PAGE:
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Crawley v. Chicago Transit Authority


AUGUST 21, 1970.




Appeal from the Circuit Court of Cook County; the Hon. RICHARD A. HAREWOOD, Judge, presiding. Judgments affirmed.


This is an action for damages for personal injuries received when the car which the plaintiff Elijah Crawley was driving and in which the plaintiff Nellie Smith was riding as his passenger was struck in the rear by defendant's bus. The case was tried in the Circuit Court of Cook County without a jury and the court awarded $5,740 to the plaintiff Elijah Crawley and $1,500 to the plaintiff Nellie Smith. Defendant appeals.

Richard Eldridge, a police officer for the City of Chicago, testified that he investigated the accident and when he asked Mr. O'Callahan, the driver of the bus, what had happened, O'Callahan answered "that he was westbound on Garfield Avenue (also known as 55th Street) and that the vehicle in front of him stopped and he struck it in the rear." He testified that the car that was struck was within the crosswalk. He testified without objection that his report showed that the driver and his passenger claimed injury at the scene. On cross-examination he testified that Mr. O'Callahan told him that the automobile was stopped in front of him. Mr. Crawley told him that he was westbound and stopped for a traffic light. When he got to the scene of the accident, the vehicles had been moved, but he believed plaintiff's car was within the crosswalk, close to the east curb of State Street and not out into the street. He testified without objection that when he asked Mr. O'Callahan how far from the vehicle he was when he first observed it, that he replied that at the time he was in back of the other vehicle. He issued a summons for following too closely. He found some debris at the point of impact approximately one car length back from the east curb of State Street. He does not recall the extent of damage to either of the vehicles. On the day of the accident it was clear and the streets were dry.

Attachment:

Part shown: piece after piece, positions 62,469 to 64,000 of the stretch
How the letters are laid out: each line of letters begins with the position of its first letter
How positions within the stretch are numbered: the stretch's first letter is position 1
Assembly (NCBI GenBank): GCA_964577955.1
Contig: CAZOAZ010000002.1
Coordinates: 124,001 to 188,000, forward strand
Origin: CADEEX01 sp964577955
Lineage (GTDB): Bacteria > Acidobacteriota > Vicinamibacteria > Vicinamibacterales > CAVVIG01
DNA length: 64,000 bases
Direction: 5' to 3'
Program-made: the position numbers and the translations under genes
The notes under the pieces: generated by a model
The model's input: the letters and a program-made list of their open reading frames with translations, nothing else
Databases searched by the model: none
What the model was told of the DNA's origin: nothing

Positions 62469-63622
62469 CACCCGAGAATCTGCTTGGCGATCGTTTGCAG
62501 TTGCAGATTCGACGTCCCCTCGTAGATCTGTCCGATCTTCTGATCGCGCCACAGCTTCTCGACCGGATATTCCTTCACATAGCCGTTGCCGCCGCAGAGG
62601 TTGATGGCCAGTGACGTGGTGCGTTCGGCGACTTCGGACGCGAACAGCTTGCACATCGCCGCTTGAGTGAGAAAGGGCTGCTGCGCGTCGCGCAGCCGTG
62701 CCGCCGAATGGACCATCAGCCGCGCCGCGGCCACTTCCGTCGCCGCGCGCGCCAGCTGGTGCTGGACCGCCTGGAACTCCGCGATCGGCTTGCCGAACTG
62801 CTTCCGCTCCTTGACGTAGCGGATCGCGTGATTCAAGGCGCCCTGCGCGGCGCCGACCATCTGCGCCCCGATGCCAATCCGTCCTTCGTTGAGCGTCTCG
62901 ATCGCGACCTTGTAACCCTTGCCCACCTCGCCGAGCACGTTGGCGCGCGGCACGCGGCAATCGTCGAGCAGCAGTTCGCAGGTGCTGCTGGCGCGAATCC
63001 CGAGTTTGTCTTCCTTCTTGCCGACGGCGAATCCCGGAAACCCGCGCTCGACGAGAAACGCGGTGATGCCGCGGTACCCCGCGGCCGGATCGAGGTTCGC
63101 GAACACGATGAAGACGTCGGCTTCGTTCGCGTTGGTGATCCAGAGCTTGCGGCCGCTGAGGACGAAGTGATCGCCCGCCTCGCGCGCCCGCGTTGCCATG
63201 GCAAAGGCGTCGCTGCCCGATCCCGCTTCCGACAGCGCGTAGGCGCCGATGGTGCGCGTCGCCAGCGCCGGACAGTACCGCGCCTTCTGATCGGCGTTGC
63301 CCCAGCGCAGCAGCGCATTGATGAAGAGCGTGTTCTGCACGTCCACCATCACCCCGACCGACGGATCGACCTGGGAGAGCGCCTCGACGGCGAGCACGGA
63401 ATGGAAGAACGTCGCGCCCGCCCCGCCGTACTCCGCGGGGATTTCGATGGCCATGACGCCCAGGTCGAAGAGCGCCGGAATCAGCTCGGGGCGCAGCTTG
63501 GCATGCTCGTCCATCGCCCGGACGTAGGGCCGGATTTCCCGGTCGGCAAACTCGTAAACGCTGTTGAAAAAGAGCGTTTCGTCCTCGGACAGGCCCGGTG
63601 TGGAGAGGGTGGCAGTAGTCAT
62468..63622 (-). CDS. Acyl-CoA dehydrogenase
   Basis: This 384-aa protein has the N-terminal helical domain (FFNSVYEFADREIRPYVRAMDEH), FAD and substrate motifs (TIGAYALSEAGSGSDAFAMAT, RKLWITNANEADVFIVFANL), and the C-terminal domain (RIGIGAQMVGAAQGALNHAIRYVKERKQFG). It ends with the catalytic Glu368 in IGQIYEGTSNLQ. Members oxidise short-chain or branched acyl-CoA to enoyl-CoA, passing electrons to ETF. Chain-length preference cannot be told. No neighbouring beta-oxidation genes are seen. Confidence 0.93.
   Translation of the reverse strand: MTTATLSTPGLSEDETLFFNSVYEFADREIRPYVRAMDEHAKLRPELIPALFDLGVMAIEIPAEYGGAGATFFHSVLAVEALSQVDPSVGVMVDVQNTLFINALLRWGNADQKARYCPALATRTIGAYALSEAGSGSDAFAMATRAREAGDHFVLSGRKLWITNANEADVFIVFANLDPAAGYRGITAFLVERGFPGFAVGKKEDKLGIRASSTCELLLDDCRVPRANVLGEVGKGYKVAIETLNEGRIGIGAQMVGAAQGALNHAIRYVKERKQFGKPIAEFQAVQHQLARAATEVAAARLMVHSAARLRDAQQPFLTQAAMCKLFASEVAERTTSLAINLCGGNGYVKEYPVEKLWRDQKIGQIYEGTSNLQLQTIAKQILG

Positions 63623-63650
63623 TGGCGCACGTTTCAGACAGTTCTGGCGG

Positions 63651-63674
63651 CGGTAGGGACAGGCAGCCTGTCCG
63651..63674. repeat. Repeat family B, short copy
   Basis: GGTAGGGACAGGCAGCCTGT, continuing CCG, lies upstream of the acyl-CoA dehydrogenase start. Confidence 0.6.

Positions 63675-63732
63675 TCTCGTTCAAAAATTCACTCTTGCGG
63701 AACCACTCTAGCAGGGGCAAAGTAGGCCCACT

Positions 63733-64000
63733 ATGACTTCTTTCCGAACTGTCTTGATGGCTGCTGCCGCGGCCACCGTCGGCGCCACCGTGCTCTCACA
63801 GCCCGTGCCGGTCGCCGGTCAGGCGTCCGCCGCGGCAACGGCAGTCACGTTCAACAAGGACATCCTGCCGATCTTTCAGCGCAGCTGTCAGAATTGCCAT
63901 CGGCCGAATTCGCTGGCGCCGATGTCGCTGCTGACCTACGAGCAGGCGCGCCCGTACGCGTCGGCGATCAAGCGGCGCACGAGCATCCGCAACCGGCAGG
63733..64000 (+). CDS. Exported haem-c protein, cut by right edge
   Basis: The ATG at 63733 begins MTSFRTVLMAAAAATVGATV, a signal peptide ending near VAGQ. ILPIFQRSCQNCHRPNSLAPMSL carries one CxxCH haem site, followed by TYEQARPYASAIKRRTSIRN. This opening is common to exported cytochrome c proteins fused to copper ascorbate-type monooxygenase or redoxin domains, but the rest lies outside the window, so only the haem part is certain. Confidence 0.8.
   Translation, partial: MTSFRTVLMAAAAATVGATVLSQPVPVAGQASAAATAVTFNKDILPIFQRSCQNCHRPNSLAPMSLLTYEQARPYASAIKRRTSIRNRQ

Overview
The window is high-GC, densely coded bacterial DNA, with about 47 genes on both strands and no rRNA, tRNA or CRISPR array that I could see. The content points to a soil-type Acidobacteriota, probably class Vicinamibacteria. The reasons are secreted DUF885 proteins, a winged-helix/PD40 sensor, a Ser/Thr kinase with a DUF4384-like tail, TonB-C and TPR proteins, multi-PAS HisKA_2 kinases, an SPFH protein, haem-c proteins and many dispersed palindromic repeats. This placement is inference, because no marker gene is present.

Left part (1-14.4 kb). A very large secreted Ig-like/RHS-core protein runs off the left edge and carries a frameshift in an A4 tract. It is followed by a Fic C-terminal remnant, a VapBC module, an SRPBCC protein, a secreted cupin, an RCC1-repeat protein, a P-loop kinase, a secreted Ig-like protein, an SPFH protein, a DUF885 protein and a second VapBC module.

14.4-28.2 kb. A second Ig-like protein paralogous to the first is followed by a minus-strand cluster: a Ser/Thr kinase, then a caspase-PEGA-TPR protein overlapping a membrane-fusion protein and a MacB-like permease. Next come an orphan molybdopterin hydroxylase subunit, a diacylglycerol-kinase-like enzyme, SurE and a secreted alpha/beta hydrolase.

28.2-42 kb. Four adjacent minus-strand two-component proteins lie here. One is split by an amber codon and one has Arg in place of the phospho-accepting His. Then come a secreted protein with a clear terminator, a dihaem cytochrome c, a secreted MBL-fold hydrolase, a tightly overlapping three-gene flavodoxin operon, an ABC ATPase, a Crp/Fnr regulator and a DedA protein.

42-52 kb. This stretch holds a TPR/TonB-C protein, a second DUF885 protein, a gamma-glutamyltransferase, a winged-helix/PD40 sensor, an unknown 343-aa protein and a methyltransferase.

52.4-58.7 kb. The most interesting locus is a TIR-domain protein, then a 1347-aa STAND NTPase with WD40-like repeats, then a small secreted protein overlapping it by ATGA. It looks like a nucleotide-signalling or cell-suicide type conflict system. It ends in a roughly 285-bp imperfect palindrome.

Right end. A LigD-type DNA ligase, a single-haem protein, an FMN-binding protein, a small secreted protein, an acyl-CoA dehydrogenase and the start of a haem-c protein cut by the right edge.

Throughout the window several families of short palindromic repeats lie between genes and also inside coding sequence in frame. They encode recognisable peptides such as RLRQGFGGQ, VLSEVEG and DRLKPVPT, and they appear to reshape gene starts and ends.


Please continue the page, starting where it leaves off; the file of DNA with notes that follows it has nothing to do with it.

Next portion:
Plaintiff Elijah Crawley testified that on May 6, 1965 as he was traveling west on 55th Street approaching the intersection of 55th and State Streets, the traffic light was red so he slowed up and stopped. When he had been stopped about five seconds he was hit in the rear by the C.T.A. bus. The rear end bumper and trunk of his car were damaged. On cross examination he testified that he was familiar with the intersection. He did not make a sudden stop at State Street. He first observed that the light was red approximately three or four car lengths from the light. At that time there was no vehicular traffic in front of him. He began slowing his car at that time. He never saw the bus prior to the collision. He looked in his rear view mirror, but did not see anything. His car moved approximately one-half car length as a result of the impact and his car stopped approximately one-half car length west of the east curb of State Street. He went back to work the first week in June and missed several days periodically after that.

Nellie Smith testified that she was a passenger in Crawley's automobile at the time of the accident. She had been looking for a job, had been hired by "Wimpy's" and was scheduled to start work on the next day at $1.55 an hour. She was not able to begin work for three weeks, but at that time did go to work for Wimpy's at the same job she had been scheduled for. The car had been traveling west on 55th Street and was standing still for about five seconds when it was struck in the rear by the bus. On cross-examination she testified that she saw the light was red when the car was approximately one car length from the stoplight. The car had been stopped approximately five or six seconds when it was struck by the bus.